Below are images where we used wool, sellotape and wire to wrap around the body to leave marks. The idea behind this was to represent self harm / mutilation. We bound the body which left marks on the skin. As in self harm, although the trauma is over, the evidence of the event remains.
Today I attended the Fine Art Dialogues Symposium at NUA.
Noel Douglas talked about this image, which I found particularly powerful as it is depicting how DWP can treat disabled people. This visual representation resonated with me as it sometimes feels like people with disabilities are left to struggle without much support…
Lately I’ve been wondering why amongst the mental health community there is so much competition to have the most symptoms, the roughest deal in life or who is struggling the worst.
It’s so so easy to focus on all things negative, but why is there a need to feel like you have to prove how ill you are and make it like some kind of goal to be at rock bottom?
I understand having to prove yourself and your illness to doctors and the government, but amongst peers it should not even cross someones mind to want to be iller or worse off than others, and try to seek some form of approval to have had the toughest time.
It seems to be really common amongst some of the people I have met and loved, which is quite sad.
Stating the obvious a little, this refers to the common term “They’ve got a screw loose”. Perhaps this comments on the stigma surrounding mental health.
9ct Gold Leaf & Resin
Referring to having a decent medication that finally works, which psychiatrists are reluctant to prescribe.
Plasters & Resin
The mental health system attempting to fix a problem by metaphorically putting a plaster on it and expecting it to heal like a physical wound.
Photograph & Resin
This is a slightly more complex one – taken from a mould of a medicine bottle which I was prescribed around the time of my diagnosis. Traces from the text from on label have imprinted on the resin.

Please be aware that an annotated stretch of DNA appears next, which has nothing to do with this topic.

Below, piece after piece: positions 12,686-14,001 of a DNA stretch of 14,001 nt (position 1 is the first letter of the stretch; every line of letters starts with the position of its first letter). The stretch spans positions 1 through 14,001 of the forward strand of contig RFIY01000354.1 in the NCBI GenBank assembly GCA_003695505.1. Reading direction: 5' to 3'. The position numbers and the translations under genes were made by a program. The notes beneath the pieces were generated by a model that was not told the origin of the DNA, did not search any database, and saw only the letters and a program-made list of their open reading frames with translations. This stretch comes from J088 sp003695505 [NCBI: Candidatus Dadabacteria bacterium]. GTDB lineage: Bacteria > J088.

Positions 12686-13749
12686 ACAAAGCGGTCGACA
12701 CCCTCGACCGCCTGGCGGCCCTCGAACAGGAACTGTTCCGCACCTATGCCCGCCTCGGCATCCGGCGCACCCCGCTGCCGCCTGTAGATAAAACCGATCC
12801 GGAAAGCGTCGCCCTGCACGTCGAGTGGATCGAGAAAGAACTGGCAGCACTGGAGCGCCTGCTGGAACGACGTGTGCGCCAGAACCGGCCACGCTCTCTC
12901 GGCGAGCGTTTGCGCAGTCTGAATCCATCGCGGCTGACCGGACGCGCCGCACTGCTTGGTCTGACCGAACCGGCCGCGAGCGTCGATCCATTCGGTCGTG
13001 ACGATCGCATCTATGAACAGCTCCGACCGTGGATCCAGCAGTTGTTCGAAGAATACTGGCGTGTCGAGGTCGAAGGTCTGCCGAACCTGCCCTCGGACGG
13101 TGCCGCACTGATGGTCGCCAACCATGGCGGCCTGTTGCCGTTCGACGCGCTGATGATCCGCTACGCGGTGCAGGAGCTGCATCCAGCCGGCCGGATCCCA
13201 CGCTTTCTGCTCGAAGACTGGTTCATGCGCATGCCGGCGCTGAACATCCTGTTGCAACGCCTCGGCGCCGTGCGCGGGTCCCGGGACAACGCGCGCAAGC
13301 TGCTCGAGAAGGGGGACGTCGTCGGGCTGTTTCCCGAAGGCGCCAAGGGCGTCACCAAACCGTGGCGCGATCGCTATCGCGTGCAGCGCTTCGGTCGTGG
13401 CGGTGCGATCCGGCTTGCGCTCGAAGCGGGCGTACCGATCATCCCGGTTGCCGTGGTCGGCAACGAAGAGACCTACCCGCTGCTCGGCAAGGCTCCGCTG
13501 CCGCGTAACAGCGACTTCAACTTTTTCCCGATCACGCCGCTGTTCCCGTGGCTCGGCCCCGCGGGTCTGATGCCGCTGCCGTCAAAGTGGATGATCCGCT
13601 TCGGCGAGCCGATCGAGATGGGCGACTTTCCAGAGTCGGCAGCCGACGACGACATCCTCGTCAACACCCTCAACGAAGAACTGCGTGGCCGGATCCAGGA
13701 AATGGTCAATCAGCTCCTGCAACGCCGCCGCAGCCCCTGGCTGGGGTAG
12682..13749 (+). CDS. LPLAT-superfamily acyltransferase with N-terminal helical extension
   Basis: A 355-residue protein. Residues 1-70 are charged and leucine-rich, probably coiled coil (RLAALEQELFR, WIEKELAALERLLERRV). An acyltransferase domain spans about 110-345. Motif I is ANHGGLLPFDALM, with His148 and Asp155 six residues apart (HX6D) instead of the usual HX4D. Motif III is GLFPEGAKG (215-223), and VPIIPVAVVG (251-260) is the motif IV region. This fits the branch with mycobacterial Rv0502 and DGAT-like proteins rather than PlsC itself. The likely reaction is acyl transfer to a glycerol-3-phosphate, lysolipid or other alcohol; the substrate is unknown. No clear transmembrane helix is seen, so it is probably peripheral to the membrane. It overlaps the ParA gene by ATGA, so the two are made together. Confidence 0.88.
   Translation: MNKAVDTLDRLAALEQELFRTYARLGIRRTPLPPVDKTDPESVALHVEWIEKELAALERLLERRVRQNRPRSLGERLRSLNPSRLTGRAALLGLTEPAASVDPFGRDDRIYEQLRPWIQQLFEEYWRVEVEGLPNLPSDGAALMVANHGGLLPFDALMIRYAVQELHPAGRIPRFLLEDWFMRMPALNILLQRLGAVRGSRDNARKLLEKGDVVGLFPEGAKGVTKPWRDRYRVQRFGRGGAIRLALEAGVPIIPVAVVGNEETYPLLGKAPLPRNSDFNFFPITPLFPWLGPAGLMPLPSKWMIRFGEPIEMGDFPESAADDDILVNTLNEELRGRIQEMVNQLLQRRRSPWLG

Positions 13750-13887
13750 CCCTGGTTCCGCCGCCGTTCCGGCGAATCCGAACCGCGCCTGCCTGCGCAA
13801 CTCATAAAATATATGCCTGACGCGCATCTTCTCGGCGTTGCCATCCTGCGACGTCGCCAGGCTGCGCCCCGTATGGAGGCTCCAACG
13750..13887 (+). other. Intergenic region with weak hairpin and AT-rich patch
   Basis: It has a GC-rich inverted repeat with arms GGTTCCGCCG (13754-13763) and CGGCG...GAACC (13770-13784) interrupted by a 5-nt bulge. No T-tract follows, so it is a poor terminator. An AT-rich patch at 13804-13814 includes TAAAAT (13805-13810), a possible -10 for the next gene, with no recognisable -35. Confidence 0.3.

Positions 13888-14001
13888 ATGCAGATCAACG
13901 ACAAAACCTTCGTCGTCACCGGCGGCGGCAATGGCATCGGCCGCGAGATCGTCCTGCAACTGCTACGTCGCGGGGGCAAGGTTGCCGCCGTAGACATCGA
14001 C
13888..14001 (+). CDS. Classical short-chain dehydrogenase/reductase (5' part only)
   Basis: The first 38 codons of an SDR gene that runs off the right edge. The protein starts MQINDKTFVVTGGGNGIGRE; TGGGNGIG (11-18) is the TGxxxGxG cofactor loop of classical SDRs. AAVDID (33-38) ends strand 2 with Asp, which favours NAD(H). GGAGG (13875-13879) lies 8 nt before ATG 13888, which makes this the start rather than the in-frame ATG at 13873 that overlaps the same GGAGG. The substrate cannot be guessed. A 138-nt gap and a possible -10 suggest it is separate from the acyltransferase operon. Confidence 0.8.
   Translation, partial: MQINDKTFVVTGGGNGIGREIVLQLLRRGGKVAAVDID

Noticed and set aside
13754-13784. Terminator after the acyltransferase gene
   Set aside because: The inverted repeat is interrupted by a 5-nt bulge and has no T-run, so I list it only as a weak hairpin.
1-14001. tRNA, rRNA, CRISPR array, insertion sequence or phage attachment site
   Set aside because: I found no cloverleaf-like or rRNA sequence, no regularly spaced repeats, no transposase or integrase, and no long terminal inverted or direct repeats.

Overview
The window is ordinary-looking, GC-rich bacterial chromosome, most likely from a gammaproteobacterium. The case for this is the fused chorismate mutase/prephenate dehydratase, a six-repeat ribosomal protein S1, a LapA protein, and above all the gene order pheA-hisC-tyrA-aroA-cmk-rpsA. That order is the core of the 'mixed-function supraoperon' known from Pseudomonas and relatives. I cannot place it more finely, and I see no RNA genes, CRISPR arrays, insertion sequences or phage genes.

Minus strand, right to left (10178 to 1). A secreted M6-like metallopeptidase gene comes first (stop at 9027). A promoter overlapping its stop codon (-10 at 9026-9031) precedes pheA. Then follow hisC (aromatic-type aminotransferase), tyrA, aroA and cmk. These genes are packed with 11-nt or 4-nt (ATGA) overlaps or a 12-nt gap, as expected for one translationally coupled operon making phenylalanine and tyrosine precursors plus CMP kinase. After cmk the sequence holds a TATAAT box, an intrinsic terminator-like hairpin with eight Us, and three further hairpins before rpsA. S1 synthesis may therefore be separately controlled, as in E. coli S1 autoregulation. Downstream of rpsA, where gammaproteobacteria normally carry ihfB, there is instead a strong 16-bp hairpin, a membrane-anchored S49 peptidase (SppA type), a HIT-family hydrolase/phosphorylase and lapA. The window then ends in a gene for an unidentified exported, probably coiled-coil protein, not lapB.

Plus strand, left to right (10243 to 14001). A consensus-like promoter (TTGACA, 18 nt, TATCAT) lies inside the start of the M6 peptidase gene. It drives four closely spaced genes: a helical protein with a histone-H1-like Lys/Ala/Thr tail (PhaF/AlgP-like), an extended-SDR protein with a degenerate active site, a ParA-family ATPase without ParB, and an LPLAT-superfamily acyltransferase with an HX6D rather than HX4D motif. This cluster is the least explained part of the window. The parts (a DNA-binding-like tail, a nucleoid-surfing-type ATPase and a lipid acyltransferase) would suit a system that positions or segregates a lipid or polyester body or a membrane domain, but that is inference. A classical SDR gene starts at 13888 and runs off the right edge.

The full label should read “KEEP OUT OF REACH OF CHILDREN, Hellesdon Hospital” but the side of the label is wrapped around the corner of the bottle and therefore just reads “KEEP OUT OF Hellesdon Hospital”.
This was significant to me as having been an inpatient, I hope to not return to hospital. The cast of the bottle contains a passport photograph of myself which is obscured by the bottles label, making the surface of the resin have a frosted appearance. To me this illustrates lack of identity as a service user.
Glitter & Resin
Seeing some posts from young adults on Tumblr that advertise mental health as a beautiful thing have completely shocked me. It’s not beautiful, its not fun and its certainly not something to flaunt. Perhaps I could’ve used red or black glitter here rather than an appealing colour.
Priadel / Lithium & Resin
I no longer use this medication hence why I have recycled it into an artwork. Lithium kept me stable for a long time but I felt blank and it was like having emulsion roller onto my emotions. I hope that my current medication will continue to keep me well so I do not have to go back to that state.
This piece is about mental health being treated by quick fixes – it is assumed that a MH problem can be solved by chucking medication at someone or by doing talking therapy, when in fact it is much more difficult and complex. There is no ‘cure’ for many conditions and they are ongoing, with anxiety heightening symptoms for the majority. Plasters are a visual representation of being able to fix something and in this piece of artwork they are used in excess, much like the way the mental health system uses medication to solve a MH problem.